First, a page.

Northern State

Can I Keep This Pen?

by Evan Sawdey

23 September 2007

In The Scarlet Letter, Hester Prynne was labeled with an A. Here, Hesta Prynn and crew are batting for a B+ and a Most Improved Award, to boot. Hawthorne just can't keep up.

It’s 2002!  You’re probably still reeling over that long-awaited release of Yankee Hotel Foxtrot and can’t get the Hives’ “Hate to Say I Told You So” out of your head.  Yet you may have forgotten one of this year’s most oddball releases: the debut album from Northern State.  Mainly because it’s not every day that you hear about a rap group of three college-educated white girls who go under the names Hesta Prynn, Guinea Love, and DJ Sprout.  They sure do use those five-dollar words to the max.  It’s not the greatest record of the year, but a fun diversion.  I sure do wonder if we’ll hear about them five years from now …

It’s 2007!  Remember that group of college-educated white girls who called themselves Northern State and rapped a lot?  Well, they’re back, following a disastrous sophomore album release in 2004 on Sony’s major-label joyride.  Yet, something very strange happened during their five-year career: they grew up.  Though their third album—Can I Keep This Pen?—is far from perfect, it’s still a remarkably accomplished disc that stands as their strongest release yet.

cover art

Northern State

Can I Keep This Pen?

US: 28 Aug 2007
UK: 27 Aug 2007

The largest difference this time around is how the three women aren’t trying to impress you with their lyrical prowess.  Now they’re actually talking about themes, crafting character pieces with beats that are uniformly stronger all around.  “Things I’ll Do” is about both doing all the work in a relationship while also bragging about how easy it is to do said work, all while riding a gritty mid-tempo beat.  The excellent, album-highlight “Sucka Mofo” is a fast-paced club track where the trio disses posers with their own unique flair (“Soon you’re gonna be / Spinning like rotisserie”).  The new wave-styled “Better Already” is a left-field empowerment anthem of self-realization that works well.  Though it would be easy to qualify them as posers (a criticism that has dogged them since day one), their flow is absolutely impeccable, as evidenced by the flawless nature in which this twisty verse is spit:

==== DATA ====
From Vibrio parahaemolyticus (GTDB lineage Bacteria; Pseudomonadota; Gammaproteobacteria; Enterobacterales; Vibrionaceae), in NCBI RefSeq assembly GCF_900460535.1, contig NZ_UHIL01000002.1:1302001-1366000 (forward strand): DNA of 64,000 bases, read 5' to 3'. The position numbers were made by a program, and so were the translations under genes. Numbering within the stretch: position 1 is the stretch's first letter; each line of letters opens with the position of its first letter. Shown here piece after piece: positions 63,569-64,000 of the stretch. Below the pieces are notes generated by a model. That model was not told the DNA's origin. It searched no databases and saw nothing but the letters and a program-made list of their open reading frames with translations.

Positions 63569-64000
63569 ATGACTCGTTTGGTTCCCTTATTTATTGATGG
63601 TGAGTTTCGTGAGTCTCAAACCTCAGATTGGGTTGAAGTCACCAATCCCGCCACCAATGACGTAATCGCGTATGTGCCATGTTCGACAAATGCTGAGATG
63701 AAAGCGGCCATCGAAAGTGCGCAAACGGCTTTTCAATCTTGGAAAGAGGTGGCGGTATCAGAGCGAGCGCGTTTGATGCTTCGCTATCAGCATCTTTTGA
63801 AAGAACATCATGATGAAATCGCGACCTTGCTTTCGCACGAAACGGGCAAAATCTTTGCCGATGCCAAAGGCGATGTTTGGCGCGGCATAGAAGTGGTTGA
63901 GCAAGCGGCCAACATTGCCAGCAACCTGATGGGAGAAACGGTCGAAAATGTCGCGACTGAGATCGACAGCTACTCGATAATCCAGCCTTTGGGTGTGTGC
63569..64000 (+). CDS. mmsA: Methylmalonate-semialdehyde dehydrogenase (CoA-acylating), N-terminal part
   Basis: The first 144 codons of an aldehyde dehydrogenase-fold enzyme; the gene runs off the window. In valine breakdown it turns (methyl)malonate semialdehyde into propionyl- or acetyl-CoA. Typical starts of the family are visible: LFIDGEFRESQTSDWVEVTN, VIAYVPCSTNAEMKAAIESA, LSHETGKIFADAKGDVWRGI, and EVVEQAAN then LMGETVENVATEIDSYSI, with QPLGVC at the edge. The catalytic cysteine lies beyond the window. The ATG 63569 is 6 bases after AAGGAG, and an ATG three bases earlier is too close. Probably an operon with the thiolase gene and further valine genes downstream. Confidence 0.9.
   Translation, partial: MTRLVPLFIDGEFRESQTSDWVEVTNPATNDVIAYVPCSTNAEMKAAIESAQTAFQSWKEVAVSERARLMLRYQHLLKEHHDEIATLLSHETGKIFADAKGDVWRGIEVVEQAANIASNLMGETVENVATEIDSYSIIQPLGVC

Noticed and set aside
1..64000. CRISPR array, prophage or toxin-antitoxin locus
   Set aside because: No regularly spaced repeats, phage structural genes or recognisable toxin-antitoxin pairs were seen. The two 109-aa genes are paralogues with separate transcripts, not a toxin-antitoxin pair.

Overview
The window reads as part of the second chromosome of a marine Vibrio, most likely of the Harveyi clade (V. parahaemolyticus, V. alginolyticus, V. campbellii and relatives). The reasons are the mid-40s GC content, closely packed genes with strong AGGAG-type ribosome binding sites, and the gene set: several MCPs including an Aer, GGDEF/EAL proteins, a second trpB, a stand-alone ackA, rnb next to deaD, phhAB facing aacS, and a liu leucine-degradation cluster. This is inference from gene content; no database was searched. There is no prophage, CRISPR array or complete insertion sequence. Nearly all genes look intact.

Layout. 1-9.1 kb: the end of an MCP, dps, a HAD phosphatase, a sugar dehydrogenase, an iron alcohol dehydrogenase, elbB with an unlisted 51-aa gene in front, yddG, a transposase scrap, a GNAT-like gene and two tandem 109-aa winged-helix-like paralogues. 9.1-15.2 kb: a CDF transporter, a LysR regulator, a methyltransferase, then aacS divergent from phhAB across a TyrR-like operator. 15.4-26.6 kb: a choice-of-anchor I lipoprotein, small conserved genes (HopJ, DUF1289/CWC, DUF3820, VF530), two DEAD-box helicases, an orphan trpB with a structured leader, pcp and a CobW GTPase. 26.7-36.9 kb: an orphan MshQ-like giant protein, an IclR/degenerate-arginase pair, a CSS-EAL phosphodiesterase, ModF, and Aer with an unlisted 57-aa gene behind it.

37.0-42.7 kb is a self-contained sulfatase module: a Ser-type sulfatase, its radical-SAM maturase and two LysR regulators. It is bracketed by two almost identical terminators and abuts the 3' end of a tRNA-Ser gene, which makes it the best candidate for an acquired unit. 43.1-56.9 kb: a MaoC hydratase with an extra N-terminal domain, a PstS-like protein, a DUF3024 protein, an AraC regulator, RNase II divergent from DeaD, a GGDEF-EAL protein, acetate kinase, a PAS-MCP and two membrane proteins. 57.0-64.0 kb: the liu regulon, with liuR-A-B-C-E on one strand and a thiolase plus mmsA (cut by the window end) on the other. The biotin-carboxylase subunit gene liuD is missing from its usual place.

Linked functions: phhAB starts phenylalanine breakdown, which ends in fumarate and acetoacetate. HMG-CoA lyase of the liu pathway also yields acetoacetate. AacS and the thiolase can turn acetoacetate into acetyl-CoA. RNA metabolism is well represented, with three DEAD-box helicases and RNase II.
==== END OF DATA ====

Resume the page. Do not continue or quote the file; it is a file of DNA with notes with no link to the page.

Deep water, deep cracks
Deep holes and decreases
Sleeping dreams and broken pieces
Pick them up and make them fit
Quit or don’t quit, get evens
Some new shit you can’t go even

However, Pen does run out of ink a couple of times: the laid-back “Cowboy Man” doesn’t really cohere together as a full song (mainly due to the jarring mix of folksy acoustic guitars and sci-fi keyboards), the dramatic closer “Fall Apart” rides a great beat but the computer-filtered cooing drains more tension then it adds, and “The Three Amigas” just falls flat.  “Oooh Girl” is a toss-off from their previous albums, where their wordiness just gets the better of them:

Winners never quit, quitters never win
I’m lanky and go by the name of Hesta Prynn
I haven’t seen you since we were in West Berlin
Now y’all be lookin’ like my Siamese twin

(Knock, knock) Who’s there, Prynn?  How ya been?
Do you still have my copy of Huckleberry Finn?
It’s like round and round we go one more ‘gain
I’m sorry, can I keep this pen?

It’s moments like these that mar the album’s flow, making it easy to overlook fantastic little gems like the rock-ready “Iluvitwhenya” and the surprisingly sweet ballad “Run Off the Road”.  Like all their albums, it’s haphazard, but never before have the highs been this high.  If the group continues down this road of near-maturity, they may very well be on the verge of releasing an album that’s not only solid, but possibly even revelatory.

Can I Keep This Pen?


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